To boost both production and quality, some Canadian producers have been using high tunnels in conjunction with container production and a soilless growth medium.
Production of day neutral strawberries in Ontario is increasing as part of the berry industry’s efforts to extend the growing season. However, these ever-bearing berries have different disease management needs than the traditional June-bearing strawberries.
New crop profiles for cherry and grape are available free to download from the Government of Canada Publications web site or through the Crop profiles webpage.
Researchers at the Fort Valley State University have been working to develop a robotic solution for monitoring and spraying peach orchards.
Canadians clearly love having fresh local strawberries several times a year and Canada’s day-neutral strawberry industry is growing to meet the demand.
Cornell University’s berry breeding program is releasing two new varieties, which will be available for planting in spring 2019: a strawberry, Dickens, and a raspberry, Crimson Treasure. Both varieties produce large fruits with vibrant colors that maintain peak flavor for longer than most heritage varieties.The new berries are the handiwork of berry breeder Courtney Weber, associate professor in the College of Agriculture and Life Sciences based at Cornell AgriTech in Geneva, New York.Dickens is a traditional, June-bearing strawberry with high yields and bright red fruit that continues bearing late into the season. The berries are firm, so they hold well on the plant and in the container, Weber said, but not so firm that they have no flavor.The Dickens strawberry was first discovered in Weber’s breeding fields in 2002 and was originally noticed for the plant’s hardiness in surviving cold winters, making it especially suitable for New York and other cold-winter climates. Production trials throughout the region have shown Dickens to be an adaptable and consistent producer of high-quality fruit.Weber has named his strawberry varieties after his favorite authors, including L’Amour, Clancy, Herriot, Walker and, most recently, Archer. Because this newest berry “yields like the dickens,” Weber decided to name it after prolific English author Charles Dickens.The new raspberry, Crimson Treasure, is also very high-yielding, with larger fruit than traditional varieties grown in the region. The well-known Heritage raspberry produces fruit of approximately 2.5 grams, while Crimson Treasure produces berries twice as large – averaging between 4 to 6 grams. That’s typical of what you see with supermarket raspberries, Weber said.Crimson Treasure is a fall-bearing raspberry with bright-red fruit that holds its color and texture well in storage.The name continues another Weber tradition. This is the third raspberry in the “Crimson” series. Two previously released raspberries were named Crimson Giant and Crimson Night.Cornell’s berry breeding program is the oldest in the country and is the only one in the Northeastern U.S. The university’s berries are grown all over the world: Crimson Treasure has been planted in trials in New York, California, Mexico and the European Union. The berry program works with commercial partners across North America, in Morocco, Spain and Portugal. Heritage, the most commonly grown raspberry variety in Chile, was developed at Cornell, and two Cornell raspberry varieties, Crimson Night and Double Gold, are under license in Japan.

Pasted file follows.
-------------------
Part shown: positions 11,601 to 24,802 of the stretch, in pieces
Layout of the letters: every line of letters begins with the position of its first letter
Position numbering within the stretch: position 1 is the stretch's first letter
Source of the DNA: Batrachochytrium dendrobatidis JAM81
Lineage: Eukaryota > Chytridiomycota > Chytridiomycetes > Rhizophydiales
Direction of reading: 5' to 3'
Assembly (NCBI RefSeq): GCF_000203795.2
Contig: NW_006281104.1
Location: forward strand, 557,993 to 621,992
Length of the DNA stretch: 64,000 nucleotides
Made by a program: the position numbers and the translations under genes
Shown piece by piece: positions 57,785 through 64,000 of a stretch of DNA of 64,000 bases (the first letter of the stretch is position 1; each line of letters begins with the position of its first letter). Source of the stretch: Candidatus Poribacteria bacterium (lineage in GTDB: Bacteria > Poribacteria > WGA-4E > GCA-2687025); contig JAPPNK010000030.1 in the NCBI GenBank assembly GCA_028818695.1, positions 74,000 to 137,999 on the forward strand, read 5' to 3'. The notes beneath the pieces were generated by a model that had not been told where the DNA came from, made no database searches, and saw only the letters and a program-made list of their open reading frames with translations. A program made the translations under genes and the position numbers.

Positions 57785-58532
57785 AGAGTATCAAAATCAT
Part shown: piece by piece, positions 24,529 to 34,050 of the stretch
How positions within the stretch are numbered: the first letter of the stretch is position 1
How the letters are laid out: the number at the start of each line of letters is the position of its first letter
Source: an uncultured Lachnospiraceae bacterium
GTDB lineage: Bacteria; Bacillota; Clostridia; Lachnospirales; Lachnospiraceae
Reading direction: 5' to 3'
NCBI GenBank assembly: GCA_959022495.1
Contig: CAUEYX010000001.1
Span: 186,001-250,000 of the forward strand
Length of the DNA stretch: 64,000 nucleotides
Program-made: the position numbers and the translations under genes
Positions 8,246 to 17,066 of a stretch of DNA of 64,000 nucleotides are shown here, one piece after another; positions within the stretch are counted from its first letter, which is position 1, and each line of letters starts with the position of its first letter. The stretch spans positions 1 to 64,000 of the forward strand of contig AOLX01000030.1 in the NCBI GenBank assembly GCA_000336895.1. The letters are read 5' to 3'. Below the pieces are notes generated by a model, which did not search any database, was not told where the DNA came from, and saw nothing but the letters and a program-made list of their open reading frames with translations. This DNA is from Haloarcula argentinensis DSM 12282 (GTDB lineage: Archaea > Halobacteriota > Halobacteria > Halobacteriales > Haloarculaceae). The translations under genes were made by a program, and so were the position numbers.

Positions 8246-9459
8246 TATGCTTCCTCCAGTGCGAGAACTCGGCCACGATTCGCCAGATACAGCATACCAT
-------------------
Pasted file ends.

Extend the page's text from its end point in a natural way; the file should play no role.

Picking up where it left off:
Download the 2019 New Varieties Resource
If I had to choose one tool to assist with integrated pest management in sweet corn, it would be the corn earworm trap.
The corn salvage benefit for 2018 covers cases where DON (deoxynivalenol) levels in harvested corn exceed five parts per million (5 ppm). The benefit is designed to help producers cover costs to harvest and then market, use as feed or find an alternative use for damaged corn.
Soil advocates want potato growers to bump soil management up their priority list.
Research at the James Hutton Institute has led to the discovery of genetic variations which can help protect potato crop yields at high temperature, potentially providing potato breeders with a valuable tool in their quest to create varieties resilient to heat stress and suited to the requirements of growers, industry and retailers.
Some relationships can be complicated. Take the one between sweet potato crops and soil nitrogen, for example.